Ingredient Spotlight: Macadamia Nut Oil + Garden Herb Couscous Recipe
Long before the days of Kari Gran the skin care company, I was known to purchase some of my favorite skin care items in the aisles of the local Co-op. I’ve always loved a good multitasker and organic coconut oil was my favorite thing (and still is) for cooking and using on my body after the shower. I was pulled aside in the TSA line and quizzed about the small $20 jar of coconut oil I had in my carry on (hey, I considered it a solid and a food). When asked what I did with it, I quickly responded: “I eat it and put it on my body.” Commence eye-rolling by my husband. My point here is that if I can eat it, I’m pretty happy to use it on my body. That brings me to the lovely organic macadamia nut oil in the Three Sixty Five SPF 28.
Macadamia oil is a lightweight oil that doesn’t feel greasy on the skin. The highlights for me were the high phytosterols given they are building blocks of our cellular structure and membrane. Phytosterols are also known for their calming and healing properties which can help with the repair of the skin’s barrier function. It also has linoleic acid which helps prevent trans-epidermal water loss (TEWL) and oleic acid, which has lovely moisturizing properties.
Given it flourishes in tropical climates, it made sense to me that it would be a potentially good ingredient for a sun product. And blended with the other signature oils such as Red Raspberry Seed Oil and French Plum Kernel Oil, it was a perfect fit for Essential SPF.
Even better, check the aisles of the co-op or even Whole Foods, you’ll find it there for cooking. It happens to be delish too. Check out our Garden Herb Couscous with Macadamia Oil recipe by our very own Rachel Aiken below.
Garden Herb Couscous with Macadamia Nut Oil
by Rachel Aiken
This summer side dish was inspired by the Macadamia Nut Oil that we use in our Three Sixty Five SPF 28. I decided that it would be a perfect complement to the explosion of fresh herbs growing in my garden. The recipe is adapted from Yotam Ottolenghi’s wonderful ode to vegetarian cookery, Plenty. I recommend using as many different kinds of herbs as possible, although avoid selections like rosemary and sage that can overpower. The Macadamia Nut Oil adds a fantastic toasted nutty quality to the finished salad, particularly paired with the roasted macadamia nuts.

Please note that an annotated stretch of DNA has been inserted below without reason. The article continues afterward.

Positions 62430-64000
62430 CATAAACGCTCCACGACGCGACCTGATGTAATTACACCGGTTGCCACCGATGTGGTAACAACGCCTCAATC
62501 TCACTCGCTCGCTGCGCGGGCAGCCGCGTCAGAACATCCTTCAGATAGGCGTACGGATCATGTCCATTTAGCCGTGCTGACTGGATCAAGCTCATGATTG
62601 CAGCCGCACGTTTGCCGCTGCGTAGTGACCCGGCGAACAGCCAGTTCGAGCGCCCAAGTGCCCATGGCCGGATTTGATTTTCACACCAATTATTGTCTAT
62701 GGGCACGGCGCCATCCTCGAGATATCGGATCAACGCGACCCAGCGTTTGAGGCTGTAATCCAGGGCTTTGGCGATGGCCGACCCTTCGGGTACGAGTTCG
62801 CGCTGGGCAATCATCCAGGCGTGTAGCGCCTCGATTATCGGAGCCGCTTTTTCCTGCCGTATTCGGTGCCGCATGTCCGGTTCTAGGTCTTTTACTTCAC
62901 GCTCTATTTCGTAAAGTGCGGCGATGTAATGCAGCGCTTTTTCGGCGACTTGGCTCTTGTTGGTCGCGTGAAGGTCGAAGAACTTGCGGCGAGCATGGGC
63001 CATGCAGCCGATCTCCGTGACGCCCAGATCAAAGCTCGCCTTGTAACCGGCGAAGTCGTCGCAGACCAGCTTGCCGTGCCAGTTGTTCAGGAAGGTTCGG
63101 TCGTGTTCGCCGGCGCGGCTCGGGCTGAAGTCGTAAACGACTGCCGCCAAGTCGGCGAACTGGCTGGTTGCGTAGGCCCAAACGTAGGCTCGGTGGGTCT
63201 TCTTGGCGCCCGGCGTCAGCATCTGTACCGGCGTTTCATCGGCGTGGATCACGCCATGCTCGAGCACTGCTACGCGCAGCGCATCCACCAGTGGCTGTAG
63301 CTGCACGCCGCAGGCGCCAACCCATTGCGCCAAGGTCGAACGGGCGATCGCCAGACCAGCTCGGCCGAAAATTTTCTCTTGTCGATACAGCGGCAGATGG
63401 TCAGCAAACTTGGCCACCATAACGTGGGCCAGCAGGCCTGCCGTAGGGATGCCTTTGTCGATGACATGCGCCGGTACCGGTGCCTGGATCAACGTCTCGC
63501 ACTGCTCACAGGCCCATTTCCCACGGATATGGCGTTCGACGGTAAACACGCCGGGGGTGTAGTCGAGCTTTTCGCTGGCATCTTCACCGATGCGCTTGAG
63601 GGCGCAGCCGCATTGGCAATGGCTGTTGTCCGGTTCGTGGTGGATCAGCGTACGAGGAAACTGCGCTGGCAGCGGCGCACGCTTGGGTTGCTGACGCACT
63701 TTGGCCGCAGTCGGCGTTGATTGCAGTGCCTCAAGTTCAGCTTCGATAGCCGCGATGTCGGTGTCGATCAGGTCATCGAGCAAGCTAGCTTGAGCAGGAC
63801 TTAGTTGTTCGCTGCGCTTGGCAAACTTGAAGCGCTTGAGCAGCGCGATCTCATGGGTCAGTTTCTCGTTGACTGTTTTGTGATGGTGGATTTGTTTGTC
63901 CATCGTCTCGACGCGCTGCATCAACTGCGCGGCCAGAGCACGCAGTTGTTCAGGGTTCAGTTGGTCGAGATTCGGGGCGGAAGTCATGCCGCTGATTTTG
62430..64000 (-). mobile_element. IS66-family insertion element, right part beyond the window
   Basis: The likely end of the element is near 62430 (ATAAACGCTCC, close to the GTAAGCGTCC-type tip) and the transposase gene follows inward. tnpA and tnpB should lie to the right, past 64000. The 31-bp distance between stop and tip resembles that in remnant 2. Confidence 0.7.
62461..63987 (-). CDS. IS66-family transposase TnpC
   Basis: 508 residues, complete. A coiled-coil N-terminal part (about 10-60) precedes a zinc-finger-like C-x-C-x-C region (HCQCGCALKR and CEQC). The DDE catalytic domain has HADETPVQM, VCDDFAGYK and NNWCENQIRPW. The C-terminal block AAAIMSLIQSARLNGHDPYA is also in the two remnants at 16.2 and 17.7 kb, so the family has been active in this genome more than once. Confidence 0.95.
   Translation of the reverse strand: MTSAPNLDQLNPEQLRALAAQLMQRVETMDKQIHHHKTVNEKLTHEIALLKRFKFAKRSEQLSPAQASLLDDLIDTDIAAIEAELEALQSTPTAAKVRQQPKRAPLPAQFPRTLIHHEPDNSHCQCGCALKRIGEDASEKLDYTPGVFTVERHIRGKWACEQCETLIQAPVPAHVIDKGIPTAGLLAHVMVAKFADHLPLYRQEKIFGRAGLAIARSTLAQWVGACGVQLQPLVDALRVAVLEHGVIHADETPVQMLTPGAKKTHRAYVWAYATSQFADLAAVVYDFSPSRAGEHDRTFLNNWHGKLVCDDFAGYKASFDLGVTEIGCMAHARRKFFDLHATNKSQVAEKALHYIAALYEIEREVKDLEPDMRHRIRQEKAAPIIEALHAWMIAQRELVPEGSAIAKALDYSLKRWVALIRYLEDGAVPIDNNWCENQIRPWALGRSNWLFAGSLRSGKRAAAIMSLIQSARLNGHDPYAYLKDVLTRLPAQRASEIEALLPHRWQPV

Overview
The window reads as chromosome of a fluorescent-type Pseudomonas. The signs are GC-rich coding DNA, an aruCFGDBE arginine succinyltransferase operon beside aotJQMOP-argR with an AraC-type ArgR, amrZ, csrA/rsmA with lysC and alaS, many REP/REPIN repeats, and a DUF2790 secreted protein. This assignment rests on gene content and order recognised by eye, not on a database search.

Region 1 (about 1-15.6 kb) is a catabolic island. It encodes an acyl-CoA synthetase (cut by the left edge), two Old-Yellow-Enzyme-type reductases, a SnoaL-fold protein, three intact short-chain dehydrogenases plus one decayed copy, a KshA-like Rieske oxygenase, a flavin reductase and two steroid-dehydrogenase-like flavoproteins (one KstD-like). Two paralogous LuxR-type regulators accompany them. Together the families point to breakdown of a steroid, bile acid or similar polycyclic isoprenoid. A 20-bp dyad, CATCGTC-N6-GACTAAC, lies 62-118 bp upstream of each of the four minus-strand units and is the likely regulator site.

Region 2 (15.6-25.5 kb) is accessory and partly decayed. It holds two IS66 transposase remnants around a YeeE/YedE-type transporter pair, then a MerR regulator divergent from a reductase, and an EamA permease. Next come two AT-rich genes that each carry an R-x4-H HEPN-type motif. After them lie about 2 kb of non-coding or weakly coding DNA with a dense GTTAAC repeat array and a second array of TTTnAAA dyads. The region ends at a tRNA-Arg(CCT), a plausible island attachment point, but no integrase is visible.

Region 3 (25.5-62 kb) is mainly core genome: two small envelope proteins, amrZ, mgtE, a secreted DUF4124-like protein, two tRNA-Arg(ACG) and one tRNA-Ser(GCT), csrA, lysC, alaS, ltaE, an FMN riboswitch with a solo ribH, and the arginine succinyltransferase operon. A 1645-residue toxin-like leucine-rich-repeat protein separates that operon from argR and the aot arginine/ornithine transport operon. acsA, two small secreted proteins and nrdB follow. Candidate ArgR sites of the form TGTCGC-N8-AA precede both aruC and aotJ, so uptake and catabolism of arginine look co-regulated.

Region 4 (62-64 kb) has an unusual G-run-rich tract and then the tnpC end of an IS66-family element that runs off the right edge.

1 cup couscous
1.5 cups boiling water
1 large onion, thinly sliced
2 tablespoons olive oil
1 teaspoon ground cumin
Optional: 2 teaspoons Hazelnut Dukkah (see Cook’s Note)
6 green onions, sliced
2 jalapeño or serrano chilies, minced
Juice and zest of 2 lemons
1 cup roasted macadamia nuts, chopped
1 cup cherry tomatoes, quartered
Salt to taste
3 cups semi-firmly packed fresh herbs in any combination – parsley, cilantro, tarragon, dill, mint, chervil
6 tablespoons macadamia nut oil
3 tablespoons extra virgin olive oil
Measure the couscous into a large bowl and pour the water over. Stir well, then cover with plastic wrap. Allow to sit at least 10 minutes, then uncover and fluff with a fork. Set aside and allow to cool to room temperature.
Set a large skillet over medium heat and add the 2 tablespoons of olive oil. Once the oil is hot, add the onions and a couple pinches of salt. Cook for 15-20 minutes, stirring regularly until the onions have begun to caramelize. While they are still light yellow in color, stir in the cumin and hazelnut dukkah (if using). Stir until the mixture is very fragrant and the onions have deepened to a honey-brown color.
Using a food processor or high-powered blender, blitz all the herbs together with the remaining olive oil and macadamia nut oil. If you want to use less oil, start out with half the amount suggested and add more as desired. The paste should be textured and wet like a chunkier pesto. Season with salt.
Thoroughly stir the herb paste into the couscous until the mixture is a uniform green. Add the caramelized and green onions, chilies, lemon juice and lemon zest. Gently mix in the macadamia nuts and tomatoes and adjust the seasoning. Serve at room temperature or chilled.
Cook’s Note: Hazelnut Dukkah is a mouth-watering African spice blend available from Seattle’s World Spice Merchants (https://www.worldspice.com/). It is a blend of hazelnuts, cumin, sesame seed, coriander, salt, marjoram, thyme and pepper. You can always add some or all of these ingredients to the caramelized onion mixture if you don’t have the Dukkah on hand, although I highly recommend ordering some!